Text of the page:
Saturday, February 9, 2019

Memos from SRI LANKA. 6th Memo: Udawalawe - The Elephant in the Roam

Sri Lanka has so much to offer - they even have Safaris. The only kind of shootin' is with your camera, of course.


Solitary elephant taking a foot bath.

Although the most popular Safari-site is Yalla, the national park of Udawalawe doesn't offer only the far cooler name, it grants also a much more idyllic and intimate experience - mainly with elephants, that are not in the room since they are roaming practically everywhere.

In Udawalawe, everything is elephant-themed: Many hotels have something elephant-ish in their name and for certain in their logo.


Even towels come instead as swans in the shape of elephants.

And it's the elephants that attract all the travellers that do not want to go in a convoy across the far more known and popular natural reserve Yalla in the south-east of Sri Lanka.
Me, too, I opted for a more tranquil visit to the pachyderms and came to Udawalawe for one day.


Very tasteful design with a dash of jungle.

Staying at a very charming, tastefully decorated hotel pretty far from the town center and pretty close to the park's entrance, I spent the afternoon cycling. My accommodation, the Royal Tusker Hotel*, rents bikes to their guests for free, which is a great service.


A sugarcane field. They are actually also making rum in Sri Lanka.

Cycling on the road where all these maniacs are speeding and overtaking like there's no tomorrow would be like Russian roulette.
But behind the hotel are huge sugarcane fields and that's where I went.


Baby elephants being fed milk through a funnel.....

....and practicing how to feast on leaves.

After a short visit to the elephant orphanage to watch the babies being fed milk from long funnel, it was time to go to sleep: Pick up for next day's safari was scheduled for 5.30 a. m.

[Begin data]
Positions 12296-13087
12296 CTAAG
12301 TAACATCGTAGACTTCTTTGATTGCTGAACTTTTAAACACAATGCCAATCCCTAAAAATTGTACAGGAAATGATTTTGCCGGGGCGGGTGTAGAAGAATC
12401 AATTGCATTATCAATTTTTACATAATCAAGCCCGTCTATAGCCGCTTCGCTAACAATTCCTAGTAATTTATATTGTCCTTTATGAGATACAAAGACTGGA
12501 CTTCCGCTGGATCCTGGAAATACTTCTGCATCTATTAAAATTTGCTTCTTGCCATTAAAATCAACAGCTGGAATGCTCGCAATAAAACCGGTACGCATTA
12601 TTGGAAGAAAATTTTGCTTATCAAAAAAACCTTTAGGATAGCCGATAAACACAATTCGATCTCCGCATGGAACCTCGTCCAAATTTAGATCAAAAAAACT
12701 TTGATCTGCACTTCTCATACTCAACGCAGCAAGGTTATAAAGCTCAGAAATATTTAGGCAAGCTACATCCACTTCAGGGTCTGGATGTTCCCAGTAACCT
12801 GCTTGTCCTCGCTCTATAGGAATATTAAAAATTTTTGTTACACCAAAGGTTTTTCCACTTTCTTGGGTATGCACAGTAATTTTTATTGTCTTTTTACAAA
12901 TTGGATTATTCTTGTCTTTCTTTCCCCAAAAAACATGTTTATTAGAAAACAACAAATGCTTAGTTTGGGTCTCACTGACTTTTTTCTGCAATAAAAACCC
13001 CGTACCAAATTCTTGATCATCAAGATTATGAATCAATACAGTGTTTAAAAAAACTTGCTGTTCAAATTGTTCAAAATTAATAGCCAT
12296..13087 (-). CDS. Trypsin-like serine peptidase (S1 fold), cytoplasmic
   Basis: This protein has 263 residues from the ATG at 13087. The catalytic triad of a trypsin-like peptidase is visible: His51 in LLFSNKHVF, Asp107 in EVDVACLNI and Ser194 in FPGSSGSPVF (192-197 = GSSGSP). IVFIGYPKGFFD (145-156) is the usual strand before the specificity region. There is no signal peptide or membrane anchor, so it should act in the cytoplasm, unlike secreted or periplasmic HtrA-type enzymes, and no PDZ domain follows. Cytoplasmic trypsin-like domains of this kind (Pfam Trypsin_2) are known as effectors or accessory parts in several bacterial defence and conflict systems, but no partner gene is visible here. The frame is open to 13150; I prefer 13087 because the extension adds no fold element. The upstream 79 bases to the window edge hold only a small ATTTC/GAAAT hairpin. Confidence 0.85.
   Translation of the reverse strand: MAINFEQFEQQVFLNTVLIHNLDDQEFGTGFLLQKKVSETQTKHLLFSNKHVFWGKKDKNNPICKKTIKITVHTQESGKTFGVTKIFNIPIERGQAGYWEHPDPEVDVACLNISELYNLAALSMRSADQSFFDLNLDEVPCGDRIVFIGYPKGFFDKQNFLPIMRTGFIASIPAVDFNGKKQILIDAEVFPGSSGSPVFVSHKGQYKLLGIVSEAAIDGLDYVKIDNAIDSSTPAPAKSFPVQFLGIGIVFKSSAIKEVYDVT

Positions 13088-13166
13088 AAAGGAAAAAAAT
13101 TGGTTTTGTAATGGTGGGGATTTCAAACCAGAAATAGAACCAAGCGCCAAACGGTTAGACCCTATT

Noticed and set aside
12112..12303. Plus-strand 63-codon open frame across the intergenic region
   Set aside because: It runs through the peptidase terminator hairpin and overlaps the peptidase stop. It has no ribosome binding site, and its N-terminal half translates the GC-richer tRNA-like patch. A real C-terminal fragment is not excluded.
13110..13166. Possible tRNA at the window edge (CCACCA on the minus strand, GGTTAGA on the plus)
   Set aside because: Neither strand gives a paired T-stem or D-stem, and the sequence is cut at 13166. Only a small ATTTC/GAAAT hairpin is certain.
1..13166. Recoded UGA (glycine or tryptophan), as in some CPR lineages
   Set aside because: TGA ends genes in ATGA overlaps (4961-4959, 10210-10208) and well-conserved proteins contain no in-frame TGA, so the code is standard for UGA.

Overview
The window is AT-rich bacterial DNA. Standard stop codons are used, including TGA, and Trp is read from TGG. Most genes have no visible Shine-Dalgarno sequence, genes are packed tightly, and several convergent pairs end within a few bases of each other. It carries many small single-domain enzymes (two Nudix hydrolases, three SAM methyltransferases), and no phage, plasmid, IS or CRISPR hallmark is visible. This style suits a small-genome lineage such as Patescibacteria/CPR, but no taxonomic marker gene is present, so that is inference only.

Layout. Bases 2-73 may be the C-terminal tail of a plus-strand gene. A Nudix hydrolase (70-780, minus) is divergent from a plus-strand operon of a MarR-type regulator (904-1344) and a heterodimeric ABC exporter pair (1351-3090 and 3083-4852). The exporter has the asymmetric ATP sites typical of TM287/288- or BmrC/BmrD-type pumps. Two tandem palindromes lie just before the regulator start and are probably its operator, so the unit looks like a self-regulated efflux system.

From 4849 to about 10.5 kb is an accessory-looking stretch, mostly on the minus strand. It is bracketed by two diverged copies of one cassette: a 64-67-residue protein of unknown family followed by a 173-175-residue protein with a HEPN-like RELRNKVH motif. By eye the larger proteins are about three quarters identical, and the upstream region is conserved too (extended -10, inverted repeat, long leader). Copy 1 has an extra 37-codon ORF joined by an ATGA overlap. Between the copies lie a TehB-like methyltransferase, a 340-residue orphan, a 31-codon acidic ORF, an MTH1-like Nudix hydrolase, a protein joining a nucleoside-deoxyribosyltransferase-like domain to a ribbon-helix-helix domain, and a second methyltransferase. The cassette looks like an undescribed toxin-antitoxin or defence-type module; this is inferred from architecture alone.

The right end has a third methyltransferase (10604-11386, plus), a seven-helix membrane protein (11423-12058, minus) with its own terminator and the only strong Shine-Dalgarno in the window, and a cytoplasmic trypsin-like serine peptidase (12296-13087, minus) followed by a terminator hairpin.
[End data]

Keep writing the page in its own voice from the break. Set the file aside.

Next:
Then they go to sleep - and so do I.

The safari - what can I say?! It was a wonderful experience.
Admittedly, it starts a bit annoying: You get up at 5 a. m., the jeep picks you up at 5.40 as agreed. You get to the park entrance at 5.55 - where there are already many jeeps in front of you and many more to come; and there you wait forever for the park to open the gate, the guards letting jeeps pass, the drivers buying your ticket and so on.
If only this process was as fast as Sri Lankan bus drivers....


You rather be as Zen as Buddha or else you freak out over the check-in process.

Smart vendors walk along the line of jeeps, offering coffee and snacks.
I was very lucky that the lovely people at the Royal Tusker Hotel* had packed me very juicy and tasty club sandwiches along with a variety of tropical fruits; what a treat that was in the wee hours at the park entrance.


Picking a good tour operator is key.

But once the driver has the tickets and you went to the bathroom the last time, off you go into the wilderness. It's beautiful, the trees and bushes in the early morning sunlight - so peaceful. Also because first, every jeep goes into a different direction, you are not going in a convoy from tree to tree.
At least our jeep didn't.
But I must also say, that we - me and Adrianna and David, an English-Australian couple, were extremely lucky with our driver and especially with our guide Ruwan.
We were lucky to have a driver and a guide in the first place.
Many other jeeps had only the driver sitting, obviously, in the driver's seat in the cabin while the guests were outside on the high observation seats.


Green on green - thanks to our amazing guide, even I saw these bee-eaters.

I wonder how the driver was able to point out, explain, and answer their questions; and how he was able to spot something with his eyes on the road. Since there are, obviously, just dust roads - worn from the wheels and probably rains and extremely bumpy - eyes on the road is crucial.


A pigeon. Those in Europe are much less fancy.


Waterbird in a yoga pose.

So for eyes on the road, we had a very friendly and cautious driver, and for eyes literally everywhere else we had Ruwan.

This man must have been an eagle in his former life; and eagles were not the only birds he pointed out to us.